As wildfires raged through the country’s northern reaches, EU allies dispatched hundreds of firefighters and scores of trucks and aircraft.
What’s an ally good for? If you’re a large and wealthy country like the United States, or even a small and wealthy country like Sweden, the answer’s not “cash flow.” Sweden pays €3.3 billion ($3.9 billion) into the EU budget each year – and only receives €1.7 billion in EU funding. Poland, by contrast, contributes only €3.6 billion and receives €10.6 billion. A terrible deal for Sweden, President Trump might say. But here’s the thing about allies: while you may not need them on most days, they can help you in a pinch. This month Sweden has been fighting devastating forest fires – so devastating that they have overwhelmed the country’s first responders and armed forces. So EU allies, including Poland, have come to the rescue. Donald Trump might want to pay attention.
It was a moment for the European history books. On July 21, 144 Polish firefighters traveling in 29 fire trucks arrived in the southern Swedish port of Trelleborg and began their journey towards the country’s north, where out-of-control forest fires had exhausted the Swedes’ own capacities – even though the Swedish Home Guard had come to the aid of fire brigades from across the country. In each town, at each highway bridge the fire-red Polish convoy was cheered on by local residents; the Poles honked their firetrucks’ horns in return. #TackPolen (“thank you, Poland”) trended on social media.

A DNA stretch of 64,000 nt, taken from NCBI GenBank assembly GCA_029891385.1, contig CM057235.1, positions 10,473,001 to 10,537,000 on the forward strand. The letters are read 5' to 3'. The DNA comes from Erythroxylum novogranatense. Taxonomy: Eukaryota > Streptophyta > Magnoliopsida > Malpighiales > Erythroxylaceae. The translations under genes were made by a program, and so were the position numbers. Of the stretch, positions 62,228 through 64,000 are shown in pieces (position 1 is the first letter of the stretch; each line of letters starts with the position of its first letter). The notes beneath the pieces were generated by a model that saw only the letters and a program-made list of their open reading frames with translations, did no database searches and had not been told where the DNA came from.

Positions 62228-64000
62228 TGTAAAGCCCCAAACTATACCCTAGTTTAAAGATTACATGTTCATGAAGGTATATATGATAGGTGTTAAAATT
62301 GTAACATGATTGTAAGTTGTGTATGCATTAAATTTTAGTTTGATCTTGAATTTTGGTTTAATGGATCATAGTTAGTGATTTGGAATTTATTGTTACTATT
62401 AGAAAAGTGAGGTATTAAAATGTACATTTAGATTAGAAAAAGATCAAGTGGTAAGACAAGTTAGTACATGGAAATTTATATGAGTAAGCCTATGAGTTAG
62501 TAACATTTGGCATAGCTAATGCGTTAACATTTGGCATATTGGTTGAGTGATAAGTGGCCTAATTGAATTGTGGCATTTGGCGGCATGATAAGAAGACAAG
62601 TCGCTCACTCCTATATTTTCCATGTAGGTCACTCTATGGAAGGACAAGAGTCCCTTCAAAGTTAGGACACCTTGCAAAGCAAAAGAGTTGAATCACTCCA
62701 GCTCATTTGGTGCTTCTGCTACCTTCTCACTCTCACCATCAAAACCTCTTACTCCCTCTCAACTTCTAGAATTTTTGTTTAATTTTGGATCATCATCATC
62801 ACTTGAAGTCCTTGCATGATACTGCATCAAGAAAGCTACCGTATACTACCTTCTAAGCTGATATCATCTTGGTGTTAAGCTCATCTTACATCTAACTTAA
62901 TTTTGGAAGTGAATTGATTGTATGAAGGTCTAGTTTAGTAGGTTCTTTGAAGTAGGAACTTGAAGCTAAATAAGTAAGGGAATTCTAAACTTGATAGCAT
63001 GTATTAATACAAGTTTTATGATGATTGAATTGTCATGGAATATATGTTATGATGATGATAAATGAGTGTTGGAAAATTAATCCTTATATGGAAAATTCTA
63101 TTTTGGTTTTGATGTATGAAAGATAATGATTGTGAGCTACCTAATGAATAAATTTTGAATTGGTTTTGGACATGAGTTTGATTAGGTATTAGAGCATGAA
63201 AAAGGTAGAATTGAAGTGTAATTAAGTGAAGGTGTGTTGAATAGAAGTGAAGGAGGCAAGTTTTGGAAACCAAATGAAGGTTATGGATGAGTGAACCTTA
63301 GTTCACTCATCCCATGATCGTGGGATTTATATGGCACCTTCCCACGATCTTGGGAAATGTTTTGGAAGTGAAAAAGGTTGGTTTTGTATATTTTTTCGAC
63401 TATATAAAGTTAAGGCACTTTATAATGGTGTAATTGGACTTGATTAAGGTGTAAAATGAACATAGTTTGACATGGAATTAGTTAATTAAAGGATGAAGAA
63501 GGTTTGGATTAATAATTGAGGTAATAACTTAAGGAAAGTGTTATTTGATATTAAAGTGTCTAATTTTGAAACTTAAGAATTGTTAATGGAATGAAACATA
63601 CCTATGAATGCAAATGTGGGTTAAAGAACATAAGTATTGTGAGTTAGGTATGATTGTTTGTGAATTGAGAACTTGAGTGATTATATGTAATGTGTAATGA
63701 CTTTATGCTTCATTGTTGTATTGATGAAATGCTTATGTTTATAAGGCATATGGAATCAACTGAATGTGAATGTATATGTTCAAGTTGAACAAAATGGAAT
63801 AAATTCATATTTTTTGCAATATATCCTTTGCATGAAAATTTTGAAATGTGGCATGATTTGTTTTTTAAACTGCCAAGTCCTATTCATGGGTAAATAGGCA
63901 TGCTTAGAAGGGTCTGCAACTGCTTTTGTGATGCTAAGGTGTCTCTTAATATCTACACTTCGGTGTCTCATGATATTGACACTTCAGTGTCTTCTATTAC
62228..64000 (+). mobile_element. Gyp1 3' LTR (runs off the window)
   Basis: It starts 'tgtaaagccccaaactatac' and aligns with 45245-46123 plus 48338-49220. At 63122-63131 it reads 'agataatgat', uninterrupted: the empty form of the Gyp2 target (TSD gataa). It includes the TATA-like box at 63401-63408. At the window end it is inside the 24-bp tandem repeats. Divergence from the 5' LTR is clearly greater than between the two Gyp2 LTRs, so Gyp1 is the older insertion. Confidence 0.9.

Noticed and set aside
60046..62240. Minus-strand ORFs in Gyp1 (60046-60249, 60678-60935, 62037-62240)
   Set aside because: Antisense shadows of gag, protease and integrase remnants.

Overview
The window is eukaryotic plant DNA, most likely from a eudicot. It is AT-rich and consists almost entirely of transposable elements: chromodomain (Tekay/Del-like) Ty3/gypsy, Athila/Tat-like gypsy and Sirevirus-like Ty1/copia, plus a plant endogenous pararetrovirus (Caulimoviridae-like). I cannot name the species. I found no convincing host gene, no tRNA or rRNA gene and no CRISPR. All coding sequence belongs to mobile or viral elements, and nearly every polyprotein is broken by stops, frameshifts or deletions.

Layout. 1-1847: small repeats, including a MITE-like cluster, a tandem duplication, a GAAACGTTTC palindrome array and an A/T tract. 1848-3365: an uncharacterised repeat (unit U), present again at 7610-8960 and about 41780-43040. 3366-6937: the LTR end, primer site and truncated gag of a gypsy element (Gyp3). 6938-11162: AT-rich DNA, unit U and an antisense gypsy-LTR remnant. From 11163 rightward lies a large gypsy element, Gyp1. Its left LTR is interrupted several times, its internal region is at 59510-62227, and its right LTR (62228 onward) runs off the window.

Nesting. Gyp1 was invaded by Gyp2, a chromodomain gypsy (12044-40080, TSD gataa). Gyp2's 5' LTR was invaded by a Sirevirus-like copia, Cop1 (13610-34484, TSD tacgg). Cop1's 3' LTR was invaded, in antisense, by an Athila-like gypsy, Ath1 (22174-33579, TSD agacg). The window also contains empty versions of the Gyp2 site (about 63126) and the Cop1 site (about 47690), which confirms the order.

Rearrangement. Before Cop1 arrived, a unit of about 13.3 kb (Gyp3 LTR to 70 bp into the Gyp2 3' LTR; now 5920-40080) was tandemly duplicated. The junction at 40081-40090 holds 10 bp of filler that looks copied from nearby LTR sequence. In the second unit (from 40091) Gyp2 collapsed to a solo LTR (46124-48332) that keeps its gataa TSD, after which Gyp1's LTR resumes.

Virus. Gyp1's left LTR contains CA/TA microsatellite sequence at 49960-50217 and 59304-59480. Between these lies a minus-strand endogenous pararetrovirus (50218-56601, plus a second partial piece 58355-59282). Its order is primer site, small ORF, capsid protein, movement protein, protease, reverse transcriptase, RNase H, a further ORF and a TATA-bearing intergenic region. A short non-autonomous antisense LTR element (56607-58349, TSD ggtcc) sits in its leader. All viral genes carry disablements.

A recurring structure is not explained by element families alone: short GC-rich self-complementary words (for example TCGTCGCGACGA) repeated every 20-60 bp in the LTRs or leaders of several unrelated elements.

Other countries, too, pitched in to help the Swedes. Italy immediately dispatched water-bombing planes, which were soon joined by French aircraft. Norway sent nine firefighting helicopter; Germany sent five; Lithuania, one. Germany also sent 46 firefighters (and 33 trucks), while France sent 50 firefighters and Denmark another 40. Finland, too, sent firefighters, while Portugal pitched in with a water-scooping aircraft.
It was a true show of force for the European Union – in fact, the largest mission ever coordinated by its Civil Protection Mechanism, a voluntary framework to which EU members (as well as several other countries, including Norway) belong, and which coordinates civil emergency response. “This has been the hottest months in 262 years, and you can’t maintain firefighting capacities for such extremes, though it’s safe to say that we should have better early-detection capabilities,” said Johan Wiktorin, Director of Intelligence at PwC Sweden and a former army officer. Last week, Sweden asked NATO for help, as EU allies had to assist Greece as well. Sweden’s fellow non-NATO member Finland offered ground forces.
Though members of the EU Civil Protection Mechanism promise to help one another, there’s no legal obligation to do so, just as NATO member states are not obliged to assist one another fighting forest fires. Warsaw, for example, didn’t have to make scores of firefighters available to the Swedes – and after having been repeatedly criticized by the Swedish government for current policies perceived as illiberal, it might have been forgiven for not lending the Swedes a helping hand. The same goes for Italy, whose government is also a frequent subject of Swedish criticism. Indeed, though EU rules oblige recipients of civil emergency assistance to reimburse their Good Samaritans, it would be easier for most countries not to bother with the assistance in the first place.